Article

The Fine Art of Fining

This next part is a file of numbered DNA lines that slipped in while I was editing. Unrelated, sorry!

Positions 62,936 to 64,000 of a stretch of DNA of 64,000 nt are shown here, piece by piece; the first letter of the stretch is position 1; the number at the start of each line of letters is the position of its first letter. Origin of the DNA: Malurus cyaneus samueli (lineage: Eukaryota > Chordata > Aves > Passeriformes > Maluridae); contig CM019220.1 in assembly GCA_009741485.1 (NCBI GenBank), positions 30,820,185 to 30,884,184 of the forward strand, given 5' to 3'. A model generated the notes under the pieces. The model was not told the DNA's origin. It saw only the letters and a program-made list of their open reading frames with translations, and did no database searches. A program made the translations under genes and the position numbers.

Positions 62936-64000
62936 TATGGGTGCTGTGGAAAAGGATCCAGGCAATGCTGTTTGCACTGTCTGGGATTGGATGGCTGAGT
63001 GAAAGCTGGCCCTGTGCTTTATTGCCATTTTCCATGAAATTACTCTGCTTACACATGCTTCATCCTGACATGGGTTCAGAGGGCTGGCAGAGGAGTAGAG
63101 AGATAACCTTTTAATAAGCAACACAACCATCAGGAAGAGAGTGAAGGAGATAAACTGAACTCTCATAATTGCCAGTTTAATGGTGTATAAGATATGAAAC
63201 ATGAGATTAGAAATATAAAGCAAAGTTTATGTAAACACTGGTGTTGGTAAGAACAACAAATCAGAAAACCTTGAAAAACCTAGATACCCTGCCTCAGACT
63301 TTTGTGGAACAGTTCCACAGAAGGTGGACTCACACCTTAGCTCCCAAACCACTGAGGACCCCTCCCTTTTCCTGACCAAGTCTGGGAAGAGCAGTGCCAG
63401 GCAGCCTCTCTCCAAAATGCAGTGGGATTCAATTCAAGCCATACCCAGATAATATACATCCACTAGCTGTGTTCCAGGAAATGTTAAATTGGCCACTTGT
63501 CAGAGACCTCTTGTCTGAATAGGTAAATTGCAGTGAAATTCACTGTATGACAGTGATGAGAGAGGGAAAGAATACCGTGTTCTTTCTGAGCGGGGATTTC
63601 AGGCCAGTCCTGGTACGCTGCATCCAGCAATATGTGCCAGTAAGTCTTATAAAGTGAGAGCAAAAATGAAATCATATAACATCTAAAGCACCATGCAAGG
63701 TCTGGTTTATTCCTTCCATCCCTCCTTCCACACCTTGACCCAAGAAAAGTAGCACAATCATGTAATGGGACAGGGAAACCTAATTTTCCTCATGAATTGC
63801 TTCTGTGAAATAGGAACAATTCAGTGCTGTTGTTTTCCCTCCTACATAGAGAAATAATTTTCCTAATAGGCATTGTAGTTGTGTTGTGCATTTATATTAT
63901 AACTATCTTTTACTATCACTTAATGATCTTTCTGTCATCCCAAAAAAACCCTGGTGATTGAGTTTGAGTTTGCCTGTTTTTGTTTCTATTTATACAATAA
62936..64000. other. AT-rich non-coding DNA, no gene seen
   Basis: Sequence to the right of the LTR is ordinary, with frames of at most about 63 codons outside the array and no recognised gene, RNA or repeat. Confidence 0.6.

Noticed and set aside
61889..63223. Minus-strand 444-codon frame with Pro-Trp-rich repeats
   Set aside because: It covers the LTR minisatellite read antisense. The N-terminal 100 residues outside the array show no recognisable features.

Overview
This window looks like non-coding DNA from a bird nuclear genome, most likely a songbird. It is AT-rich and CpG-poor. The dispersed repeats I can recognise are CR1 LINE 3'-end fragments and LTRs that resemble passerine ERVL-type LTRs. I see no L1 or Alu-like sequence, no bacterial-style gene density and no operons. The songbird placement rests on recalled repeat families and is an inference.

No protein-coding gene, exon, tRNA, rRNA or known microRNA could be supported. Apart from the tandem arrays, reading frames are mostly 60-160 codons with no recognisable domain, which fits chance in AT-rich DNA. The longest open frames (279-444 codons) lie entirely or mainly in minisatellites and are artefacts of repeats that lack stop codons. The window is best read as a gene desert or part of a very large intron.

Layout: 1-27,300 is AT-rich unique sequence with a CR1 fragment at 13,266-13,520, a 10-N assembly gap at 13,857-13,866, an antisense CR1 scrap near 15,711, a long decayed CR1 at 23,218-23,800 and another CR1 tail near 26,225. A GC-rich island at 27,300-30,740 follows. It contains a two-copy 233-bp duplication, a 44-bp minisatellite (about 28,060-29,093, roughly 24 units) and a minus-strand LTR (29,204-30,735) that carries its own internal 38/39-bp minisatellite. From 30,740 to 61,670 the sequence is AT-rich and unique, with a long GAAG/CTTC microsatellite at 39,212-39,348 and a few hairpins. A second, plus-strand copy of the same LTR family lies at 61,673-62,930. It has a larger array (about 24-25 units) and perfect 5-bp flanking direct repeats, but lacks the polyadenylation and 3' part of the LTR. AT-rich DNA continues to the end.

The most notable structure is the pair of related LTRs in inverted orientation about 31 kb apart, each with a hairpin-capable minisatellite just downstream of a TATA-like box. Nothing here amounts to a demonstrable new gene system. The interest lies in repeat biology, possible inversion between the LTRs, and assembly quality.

Fining is a process that clears your wine after fermentation is complete. It also stabilizes the wine by speeding up the formation and precipitation of excess tannins, unstable proteins and other microscopic matter that could form after the wine is bottled. When a fining agent is introduced to the wine, it binds to these particles, and both fall out as sediment. Fining agents accomplish this through “polarity.” By introducing a fining agent that has the opposite electrical charge as the particles’ charge, the two are easily attracted to each other and become too heavy to stay dissolved in the wine. This important process compresses the time-frame in which the particles would naturally precipitate (under good conditions). It also helps eliminate compounds that can form haze or cloudiness, usually due to unstable proteins. In short, it brings your wine to the dinner table sooner, clearer and more stable. Generally, white wines benefit from fining by having their lighter color preserved and their proteins stabilized. Red wines require fining to lessen their harsh tannins. Some fining agents work best when used in